Magazine | June 12, 2017, Issue

Letting Go

New York city skyline. (Brendan McDermid/Reuters)

Came the chipper notice: My employer will be moving to a new office in the fall. It’s only a dozen blocks away from the current office, but to a city dweller sensitive to micro-geographies, that sounds like taking the Oregon Trail. This will be an opportunity, the notice went on, to go paperless. Great, and blindness will be an opportunity to avoid sun glare.

The solemn thought for me was that I must lose my standby bookshelf. This is a piece of furniture I picked up at Kmart and schlepped to work, disassembled, in the back of a cab. For years this is where I have put old books crowded out of my apartment, review copies that I decided to keep, personal items (college yearbooks, 1974–77) and other arcana. Now these must all be subject to radical culling.

One of my friends is an early adopter. One of his earliest adoptions was writing a blog, in which he tells the world about his other early adoptions. One of these was the digital reading device. He can stick a library in his tote, hold A Dance to the Music of Time in his hand all at once. It is convenient, indestructible, hip . . . I wail and rage. I want to feel the weight of an Eminent Victorian, and the difference in weight between it and an aphorist. I want the tapping sound you can make with your fingernails on the back of a paperback, or, for variety, the feel of deckle edges in old hardcovers. I want, when I am reading for work, to be able to write with a pen or pencil: stars, underlines, question marks, exclamation points, abuse. I want covers with artwork, author’s bios, blurbs. I want books, not their ghosts.

But that means I need space, and space in the city we don’t have, so I must cull.

Here are some categories, and their threat levels.

Books I have never read, and will never read. (Endangered.) Examples: A Treasury of Booth Tarkington. Bought it somewhere on a whim. I had never read a word of his, though I knew Scott Fitzgerald had. I’m sure it’s charming, but it makes a big fat hardcover. Maybe if he had written less. Good-bye.

The Great Peace of Montreal of 1701: French–Native Diplomacy in the 17th Century, Gilles Havard. I bought it when I was in Montreal once. I am somewhat interested in the history of New France, and this seemed a somewhat interesting piece of it. But I’m not a colonialist, and even if I were, this would not be my colony. Adieu.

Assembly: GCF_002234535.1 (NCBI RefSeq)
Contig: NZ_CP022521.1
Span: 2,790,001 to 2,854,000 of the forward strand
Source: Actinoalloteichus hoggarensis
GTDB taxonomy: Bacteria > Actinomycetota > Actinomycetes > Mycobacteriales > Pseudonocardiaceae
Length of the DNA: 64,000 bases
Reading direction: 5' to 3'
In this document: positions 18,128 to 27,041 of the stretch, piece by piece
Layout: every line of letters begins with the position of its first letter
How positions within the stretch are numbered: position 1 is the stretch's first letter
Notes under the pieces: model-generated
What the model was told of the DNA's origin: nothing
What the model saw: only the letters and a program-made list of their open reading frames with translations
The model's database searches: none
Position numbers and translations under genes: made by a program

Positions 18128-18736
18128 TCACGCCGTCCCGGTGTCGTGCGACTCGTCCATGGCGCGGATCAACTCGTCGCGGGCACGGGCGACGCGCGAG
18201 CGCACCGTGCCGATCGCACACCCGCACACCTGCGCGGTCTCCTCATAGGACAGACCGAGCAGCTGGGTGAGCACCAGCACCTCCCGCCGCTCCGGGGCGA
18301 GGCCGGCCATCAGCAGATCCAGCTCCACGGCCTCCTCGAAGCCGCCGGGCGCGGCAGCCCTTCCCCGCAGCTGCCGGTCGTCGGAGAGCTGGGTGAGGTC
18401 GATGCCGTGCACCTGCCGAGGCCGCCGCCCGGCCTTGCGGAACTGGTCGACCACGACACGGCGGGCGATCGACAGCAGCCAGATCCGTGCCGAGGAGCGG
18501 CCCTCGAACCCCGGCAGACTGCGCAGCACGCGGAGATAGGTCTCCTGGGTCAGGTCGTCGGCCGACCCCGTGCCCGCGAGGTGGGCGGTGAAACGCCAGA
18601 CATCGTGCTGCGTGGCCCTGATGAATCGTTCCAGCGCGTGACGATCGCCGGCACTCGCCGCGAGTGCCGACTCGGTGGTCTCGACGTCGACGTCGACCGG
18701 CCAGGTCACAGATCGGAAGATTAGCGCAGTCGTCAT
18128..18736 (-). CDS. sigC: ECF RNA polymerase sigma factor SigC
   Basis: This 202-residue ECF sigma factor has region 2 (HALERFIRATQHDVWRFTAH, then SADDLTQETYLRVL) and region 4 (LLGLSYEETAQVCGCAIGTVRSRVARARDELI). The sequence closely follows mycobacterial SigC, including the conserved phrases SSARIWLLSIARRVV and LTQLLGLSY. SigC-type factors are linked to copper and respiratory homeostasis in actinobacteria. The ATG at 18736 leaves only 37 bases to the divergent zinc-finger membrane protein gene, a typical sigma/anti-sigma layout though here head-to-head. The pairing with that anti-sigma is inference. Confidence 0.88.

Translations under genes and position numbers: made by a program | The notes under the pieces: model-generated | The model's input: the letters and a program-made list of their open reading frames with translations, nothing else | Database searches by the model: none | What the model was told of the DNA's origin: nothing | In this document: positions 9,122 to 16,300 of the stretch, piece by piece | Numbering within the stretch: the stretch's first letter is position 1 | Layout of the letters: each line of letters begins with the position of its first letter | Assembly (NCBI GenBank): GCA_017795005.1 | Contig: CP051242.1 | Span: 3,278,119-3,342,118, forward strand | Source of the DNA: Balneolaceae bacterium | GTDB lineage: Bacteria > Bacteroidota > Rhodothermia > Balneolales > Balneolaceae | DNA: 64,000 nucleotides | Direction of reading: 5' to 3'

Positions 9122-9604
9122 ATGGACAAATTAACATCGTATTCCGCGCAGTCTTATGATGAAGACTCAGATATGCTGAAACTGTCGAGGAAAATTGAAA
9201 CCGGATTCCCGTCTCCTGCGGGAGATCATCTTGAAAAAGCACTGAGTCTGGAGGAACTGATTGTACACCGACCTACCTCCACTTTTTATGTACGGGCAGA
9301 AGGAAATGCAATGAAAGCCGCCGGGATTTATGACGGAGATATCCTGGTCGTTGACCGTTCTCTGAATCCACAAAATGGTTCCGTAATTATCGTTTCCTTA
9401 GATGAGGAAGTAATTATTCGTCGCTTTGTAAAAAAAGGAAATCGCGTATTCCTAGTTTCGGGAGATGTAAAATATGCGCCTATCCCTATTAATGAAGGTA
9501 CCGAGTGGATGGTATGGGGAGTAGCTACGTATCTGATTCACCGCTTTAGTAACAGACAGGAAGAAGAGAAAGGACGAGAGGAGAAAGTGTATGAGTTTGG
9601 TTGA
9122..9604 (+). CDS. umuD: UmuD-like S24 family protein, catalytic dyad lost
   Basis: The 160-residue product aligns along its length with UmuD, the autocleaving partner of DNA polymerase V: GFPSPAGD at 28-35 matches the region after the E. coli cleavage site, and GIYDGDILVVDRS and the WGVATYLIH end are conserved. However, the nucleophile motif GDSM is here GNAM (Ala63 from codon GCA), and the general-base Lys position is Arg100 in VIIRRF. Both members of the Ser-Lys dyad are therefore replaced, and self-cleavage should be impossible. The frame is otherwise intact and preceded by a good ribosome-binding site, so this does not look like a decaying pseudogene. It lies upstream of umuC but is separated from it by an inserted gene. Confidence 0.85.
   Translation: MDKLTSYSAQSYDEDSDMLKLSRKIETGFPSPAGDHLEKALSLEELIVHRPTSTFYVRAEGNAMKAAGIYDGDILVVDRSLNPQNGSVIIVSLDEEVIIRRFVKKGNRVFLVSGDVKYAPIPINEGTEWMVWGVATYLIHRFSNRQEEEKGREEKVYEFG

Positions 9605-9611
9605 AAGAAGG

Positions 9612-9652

Books that I have read, but will not reread. (Endangered.) The Worldly Philosophers, Robert L. Heilbroner. It had a great story about Frédéric Bastiat, but now I know the story. So long.

English-major snob books. (Safe.) Poetical Works, Edmund Spenser. I have never made it through The Faerie Queene, but my training tells me I ought to own it. I did once write a Spenserian stanza, as a class exercise. When I finished, I felt an immediate desire to write another, which may explain The Faerie Queene. N.B. Often rereading these word-mesas teaches you what you didn’t know the first time around. You probably shouldn’t try Paradise Lost until loss has become real. They hand in hand with wandring steps and slow through Eden took thir solitarie way.

Books I read to write my own books. (Endangered.) Some are keepers — Herndon’s Informants, The Diary of John Quincy Adams (abridged, of course). These books, indeed, never left my apartment. But what about The Extraordinary Mr. Morris, by Howard Swiggett? Eccentric as its subject, charmingly clumsy, lousy notes, packed with anecdotes. It is still feathered with slips of torn paper I scattered through it, marking this or that point. I served you well! it pleads with me as I pick it up to appraise it. Be like Mr. Morris, patient before fate; now you will serve someone else.

Authors’ gifts. (Threatened.) No names, please. But if one is in one’s seventh decade, and if one has spent almost six of those decades writing, and if most of one’s friends and acquaintances have done the same, a lot of signed copies come one’s way. WFB, bless his memory, filled several shelves all by himself. Some must now go. I hereby give permission to all my friends to do the same with mine, if need be. Just don’t give them to the Strand, where I might see them; there must be dignity in death.

Author’s copies (one’s own). (Stuck with them, baby.) Not on the standby shelf itself, but sitting in boxes in my carrel. Gifts from my publishers, after each publicity blitz — what a friend calls the lull after the lull — has ended. They are like life’s mistakes, in physical form, which the damned carry around forever in Dante. Speaking of whom, one translation (Dorothy Sayers) and an anthology of different translators doing Inferno. (Safe.)

Duplicates. (Endangered.) Gad, two copies of John Marshall: Definer of a Nation, by Jean Edward Smith? One is 736 pages. No need for 1,472.

The Broadsheet of the Resistance recently published a charming portrait of an elderly English lady novelist. She lives in an apartment amply furnished with books that she refuses to cull, because each volume marks a period of her life. How I know the feeling. English major (see above). Wannabe political commentator (wanted not). Failed poet (lifelong). Should know more about philosophy (won’t). Christian fellow traveler (where am I?). Consumer of biographies (easier than living). Each book represents a different phase of consciousness, its use or disuse a mark of good or bad conscience.

But putting books on an off-site standby shelf is next door to hoarding. Hoarding, in the guise of preserving the past, effaces it, converting it to rubble, burying it under layers of itself. The standby shelf banishes it to the Lost City.

Thanks, boss, for picking everything up by the roots and forcing me to make some choices.

Historian Richard Brookhiser is a senior editor of National Review and a senior fellow at the National Review Institute.

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